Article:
It’s a well laid-out interior, too, with all the controls falling easily to hand and a good amount of storage space, even if it’s not enclosed on the centre console.
There’s plenty of headroom and legroom in both rows, too, and the panoramic sunroof does help the interior feel a bit airer and more open. The boot is massive too, with a flat-loading false floor and additional storage space underneath it, meaning that six big bags of dolomite were an easy fit back there, with room to hide away the squash racquets another journo had left behind in this car underneath there, too.
In the sDrive18d, you get a 2.0-litre transversely-mounted four-cylinder turbo diesel engine making 110kW and 330Nm paired to an eight-speed torque converter automatic transmission as standard, which, as mentioned, sends the power to the front wheels alone.
While this diesel is nowhere near as refined as the more powerful four and six-pot units I’ve tested in other BMWs, sounding tractor-esque and gruff getting off the line, very little of that is actually heard inside the cabin, so while you’ll be clearly advertising to the world that you’re driving an oiler, you yourself will be none the wiser from behind the wheel.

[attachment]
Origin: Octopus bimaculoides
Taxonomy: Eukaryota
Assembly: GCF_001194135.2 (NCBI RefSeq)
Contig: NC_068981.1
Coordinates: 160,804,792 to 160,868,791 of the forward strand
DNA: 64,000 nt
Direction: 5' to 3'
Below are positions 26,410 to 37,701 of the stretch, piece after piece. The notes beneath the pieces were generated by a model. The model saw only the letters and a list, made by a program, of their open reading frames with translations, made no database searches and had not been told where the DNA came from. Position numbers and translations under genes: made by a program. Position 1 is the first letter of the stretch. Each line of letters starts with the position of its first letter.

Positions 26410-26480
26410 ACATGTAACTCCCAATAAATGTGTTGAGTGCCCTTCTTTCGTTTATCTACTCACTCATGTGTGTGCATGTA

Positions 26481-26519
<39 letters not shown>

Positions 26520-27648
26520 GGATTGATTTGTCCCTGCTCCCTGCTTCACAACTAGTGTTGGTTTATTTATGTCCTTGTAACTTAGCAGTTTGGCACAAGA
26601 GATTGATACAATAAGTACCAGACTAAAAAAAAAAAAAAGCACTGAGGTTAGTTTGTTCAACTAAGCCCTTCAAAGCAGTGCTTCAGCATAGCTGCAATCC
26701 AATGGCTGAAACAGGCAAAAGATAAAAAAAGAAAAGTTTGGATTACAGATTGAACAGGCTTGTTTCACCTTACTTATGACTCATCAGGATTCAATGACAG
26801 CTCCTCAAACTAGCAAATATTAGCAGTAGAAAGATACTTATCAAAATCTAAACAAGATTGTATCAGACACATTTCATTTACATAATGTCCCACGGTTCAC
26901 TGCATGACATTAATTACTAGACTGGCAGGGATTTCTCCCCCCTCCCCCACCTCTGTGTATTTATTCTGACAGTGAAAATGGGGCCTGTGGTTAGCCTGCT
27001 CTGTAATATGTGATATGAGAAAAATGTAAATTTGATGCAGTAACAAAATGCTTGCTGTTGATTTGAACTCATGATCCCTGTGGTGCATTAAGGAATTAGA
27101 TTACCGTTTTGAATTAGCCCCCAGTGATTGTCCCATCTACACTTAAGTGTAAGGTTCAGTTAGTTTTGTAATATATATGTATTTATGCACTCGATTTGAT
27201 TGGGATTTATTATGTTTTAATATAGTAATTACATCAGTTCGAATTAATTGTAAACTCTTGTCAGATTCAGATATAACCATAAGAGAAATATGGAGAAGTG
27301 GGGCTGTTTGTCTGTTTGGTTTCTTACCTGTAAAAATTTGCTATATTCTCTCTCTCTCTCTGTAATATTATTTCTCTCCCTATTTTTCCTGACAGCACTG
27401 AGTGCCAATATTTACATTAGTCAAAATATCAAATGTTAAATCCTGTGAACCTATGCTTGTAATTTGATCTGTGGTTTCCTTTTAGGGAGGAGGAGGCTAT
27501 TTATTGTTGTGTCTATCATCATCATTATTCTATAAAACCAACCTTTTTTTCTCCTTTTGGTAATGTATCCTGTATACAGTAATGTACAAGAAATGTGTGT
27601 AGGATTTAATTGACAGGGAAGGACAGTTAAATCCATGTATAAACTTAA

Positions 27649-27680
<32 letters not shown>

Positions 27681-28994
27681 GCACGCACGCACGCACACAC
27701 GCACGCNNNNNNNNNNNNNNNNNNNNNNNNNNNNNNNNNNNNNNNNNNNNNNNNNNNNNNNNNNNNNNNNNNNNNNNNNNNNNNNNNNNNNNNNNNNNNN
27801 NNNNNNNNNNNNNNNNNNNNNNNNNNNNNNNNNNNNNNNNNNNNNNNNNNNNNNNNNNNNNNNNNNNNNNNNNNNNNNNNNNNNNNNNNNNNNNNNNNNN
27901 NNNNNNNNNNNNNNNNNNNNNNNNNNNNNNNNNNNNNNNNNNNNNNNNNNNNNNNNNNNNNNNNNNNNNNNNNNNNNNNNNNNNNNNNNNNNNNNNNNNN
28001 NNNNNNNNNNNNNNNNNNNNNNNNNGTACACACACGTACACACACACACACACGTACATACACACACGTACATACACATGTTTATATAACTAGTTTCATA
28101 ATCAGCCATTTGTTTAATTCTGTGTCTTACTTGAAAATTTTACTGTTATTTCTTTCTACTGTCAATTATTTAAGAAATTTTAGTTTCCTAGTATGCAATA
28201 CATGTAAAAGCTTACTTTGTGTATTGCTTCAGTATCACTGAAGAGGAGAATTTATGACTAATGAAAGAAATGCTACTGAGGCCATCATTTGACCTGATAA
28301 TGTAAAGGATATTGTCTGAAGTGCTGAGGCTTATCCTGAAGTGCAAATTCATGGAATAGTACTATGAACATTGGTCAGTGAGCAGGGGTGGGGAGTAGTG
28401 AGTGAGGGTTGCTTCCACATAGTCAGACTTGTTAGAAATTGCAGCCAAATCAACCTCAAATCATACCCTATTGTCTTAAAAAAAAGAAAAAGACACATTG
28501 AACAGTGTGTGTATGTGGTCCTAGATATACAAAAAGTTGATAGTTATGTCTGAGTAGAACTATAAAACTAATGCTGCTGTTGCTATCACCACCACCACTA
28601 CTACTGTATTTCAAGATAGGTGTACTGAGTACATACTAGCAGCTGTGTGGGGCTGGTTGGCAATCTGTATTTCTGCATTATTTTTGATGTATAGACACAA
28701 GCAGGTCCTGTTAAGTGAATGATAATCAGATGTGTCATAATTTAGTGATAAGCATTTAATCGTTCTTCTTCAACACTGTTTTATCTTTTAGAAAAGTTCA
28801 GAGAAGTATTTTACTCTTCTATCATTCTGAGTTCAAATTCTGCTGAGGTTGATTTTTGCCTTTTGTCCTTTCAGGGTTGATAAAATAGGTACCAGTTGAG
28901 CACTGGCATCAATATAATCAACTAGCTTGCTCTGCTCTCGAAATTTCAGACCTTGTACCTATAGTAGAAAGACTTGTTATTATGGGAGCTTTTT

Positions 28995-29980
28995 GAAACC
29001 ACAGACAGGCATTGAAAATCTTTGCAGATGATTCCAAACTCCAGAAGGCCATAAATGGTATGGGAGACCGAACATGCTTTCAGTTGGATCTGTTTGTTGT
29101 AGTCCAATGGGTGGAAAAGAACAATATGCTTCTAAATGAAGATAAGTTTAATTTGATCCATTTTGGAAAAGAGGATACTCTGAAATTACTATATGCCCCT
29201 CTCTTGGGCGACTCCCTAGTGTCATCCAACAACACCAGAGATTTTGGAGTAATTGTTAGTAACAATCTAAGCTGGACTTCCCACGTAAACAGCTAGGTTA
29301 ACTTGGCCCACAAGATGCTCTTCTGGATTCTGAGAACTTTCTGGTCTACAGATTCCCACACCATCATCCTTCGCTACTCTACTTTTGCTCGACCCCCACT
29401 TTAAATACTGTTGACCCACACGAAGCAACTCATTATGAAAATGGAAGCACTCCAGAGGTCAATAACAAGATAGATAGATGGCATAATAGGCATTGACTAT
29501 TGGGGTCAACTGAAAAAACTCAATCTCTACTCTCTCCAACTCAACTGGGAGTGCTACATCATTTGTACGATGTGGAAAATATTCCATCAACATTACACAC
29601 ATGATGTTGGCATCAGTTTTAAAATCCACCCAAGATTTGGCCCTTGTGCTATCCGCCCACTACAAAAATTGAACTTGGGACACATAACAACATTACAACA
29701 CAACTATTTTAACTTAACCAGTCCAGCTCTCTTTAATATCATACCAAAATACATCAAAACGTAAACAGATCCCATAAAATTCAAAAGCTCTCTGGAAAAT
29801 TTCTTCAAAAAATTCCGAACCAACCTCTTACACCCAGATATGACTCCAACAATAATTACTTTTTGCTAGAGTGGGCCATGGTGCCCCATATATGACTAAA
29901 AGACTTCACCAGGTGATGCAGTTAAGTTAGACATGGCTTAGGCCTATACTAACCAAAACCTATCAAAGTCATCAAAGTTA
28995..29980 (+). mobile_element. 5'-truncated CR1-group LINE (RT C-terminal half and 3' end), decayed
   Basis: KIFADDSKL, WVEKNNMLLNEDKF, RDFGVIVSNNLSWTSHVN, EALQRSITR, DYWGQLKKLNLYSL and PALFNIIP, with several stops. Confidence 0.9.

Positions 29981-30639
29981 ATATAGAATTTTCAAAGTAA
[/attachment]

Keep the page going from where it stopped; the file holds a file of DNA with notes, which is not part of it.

Although it’s pickup is excellent at lower speeds – the torque all lies down low as is typical with diesels – the power definitely starts to taper off once you’re at or above average highway speeds, highlighting its smaller turbocharger size.
However, at triple digit speeds, it is remarkably quiet and subdued, with not a trace of engine noise to be heard. Road and wind-noise is well-suppressed too, which, again, is reflective of that sturdy German build quality you don’t get elsewhere.
The transmission – as you’d expect from BMW, which delivers some of the best automatic transmission programming on the market – is beautifully smooth and well-judged, and does do its best to extract what this engine has to give effectively. The promptness of its shifts is most impressive, too, with it hiding the fact that it’s a torque converter-type auto very well.
And while the ride in the X1 is very smooth and absorbs bumps with relative ease, it has enough rigidity to it to not fall apart completely in the corners.
Now, sure, it’s not the sharpest-handling thing out there, as the smaller, stiffer 1 Series would outclass it through the bends, but despite its height, it does manage what body roll there is fairly well, with it only starting to display it as you really approach the limit.